WILDWOOD — As a band played Led Zeppelin’s “Stairway to Heaven” Sunday afternoon under a wooden roller coaster, Morey’s Piers patrons strolled its first Arts & Music Festival at Adventure Pier.
The event held Saturday and Sunday served as a way for musicians, painters, photographers and others to reach a new audience.
“It’s a good opportunity to interact with people and talk about your art and share it with people,” said artist David Macomber, of Cape May. “And it’s a cool spot. The beach is right here.”
Macomber painted the outside of the 11 shipping containers that make up Morey’s Piers’ artBOX.
He has been involved in the artists’ colony at Adventure Pier since it was founded five years ago.
On Sunday, Macomber set up two canvases on easels in one of the containers. Buckets of house paint were piled in the corner.
“I think most people don’t see art being created,” he added.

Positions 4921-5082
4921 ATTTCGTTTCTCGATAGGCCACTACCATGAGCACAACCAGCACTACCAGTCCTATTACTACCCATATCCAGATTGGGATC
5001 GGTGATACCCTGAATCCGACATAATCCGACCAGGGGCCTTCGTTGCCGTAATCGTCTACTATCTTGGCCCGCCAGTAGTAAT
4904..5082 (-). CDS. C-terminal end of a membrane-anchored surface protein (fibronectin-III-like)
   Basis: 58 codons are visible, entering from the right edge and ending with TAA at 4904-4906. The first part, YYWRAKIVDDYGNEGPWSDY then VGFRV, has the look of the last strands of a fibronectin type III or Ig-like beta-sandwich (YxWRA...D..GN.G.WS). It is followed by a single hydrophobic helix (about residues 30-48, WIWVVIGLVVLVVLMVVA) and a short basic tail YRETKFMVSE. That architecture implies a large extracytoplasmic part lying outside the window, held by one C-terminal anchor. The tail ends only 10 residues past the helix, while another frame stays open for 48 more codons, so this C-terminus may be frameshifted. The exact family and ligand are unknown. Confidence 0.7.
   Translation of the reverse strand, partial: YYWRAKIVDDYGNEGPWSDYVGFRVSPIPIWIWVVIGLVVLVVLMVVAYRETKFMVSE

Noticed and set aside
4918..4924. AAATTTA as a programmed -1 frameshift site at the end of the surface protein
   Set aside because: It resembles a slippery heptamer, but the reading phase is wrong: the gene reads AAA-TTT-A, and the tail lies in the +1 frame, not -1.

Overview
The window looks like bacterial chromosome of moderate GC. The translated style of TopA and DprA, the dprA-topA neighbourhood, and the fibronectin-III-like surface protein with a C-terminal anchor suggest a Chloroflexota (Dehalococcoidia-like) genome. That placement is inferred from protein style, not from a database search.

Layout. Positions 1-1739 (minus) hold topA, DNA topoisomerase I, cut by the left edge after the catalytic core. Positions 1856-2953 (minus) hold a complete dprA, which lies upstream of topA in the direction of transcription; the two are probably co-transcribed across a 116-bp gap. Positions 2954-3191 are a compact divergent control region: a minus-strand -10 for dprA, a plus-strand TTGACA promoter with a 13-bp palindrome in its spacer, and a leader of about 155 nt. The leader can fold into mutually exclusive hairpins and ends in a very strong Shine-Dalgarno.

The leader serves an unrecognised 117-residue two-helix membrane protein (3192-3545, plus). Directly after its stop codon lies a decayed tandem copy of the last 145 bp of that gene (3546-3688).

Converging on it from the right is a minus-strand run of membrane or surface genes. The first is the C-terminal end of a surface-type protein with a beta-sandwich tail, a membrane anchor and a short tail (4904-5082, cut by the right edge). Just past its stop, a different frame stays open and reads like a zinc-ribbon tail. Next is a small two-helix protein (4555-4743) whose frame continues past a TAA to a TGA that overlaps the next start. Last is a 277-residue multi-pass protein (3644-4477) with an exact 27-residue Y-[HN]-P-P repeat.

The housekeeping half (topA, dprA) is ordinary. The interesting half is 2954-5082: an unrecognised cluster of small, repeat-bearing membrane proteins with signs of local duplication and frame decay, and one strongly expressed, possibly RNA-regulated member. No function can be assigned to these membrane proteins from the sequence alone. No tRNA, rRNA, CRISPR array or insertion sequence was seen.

Morey’s Piers delved into the art scene after co-owner Jack Morey returned from a trip to New Zealand, said company spokesperson Maggie Warner. Morey had seen shipping containers used in a creative way during the trip.
“Adventure Pier is now where we’re able to bring art to Morey’s Piers,” Warner said. The pier is a bit more “grungy” and has more extreme rides than the company’s other two piers, she said.
Stationed in one of the shipping crates is the Culture Crush, a New York-based company that produces photo essays, art and podcasts, among other things. They will be at Adventure Pier all summer, founder Debra Scherer said.
“We want to be in front of people,” she said. “Our plan is to make all new stuff while we’re here, and we really want to connect to the local community.”
Annie Morton, a photographer and contributor for the Culture Crush, recently completed a photo essay on Wildwood. The company’s magazine is showcasing her work.
“It’s an amazing place in the summer,” said Morton, who lives in Pennsylvania but comes to the island every summer. “Lots of different faces. Different textures.”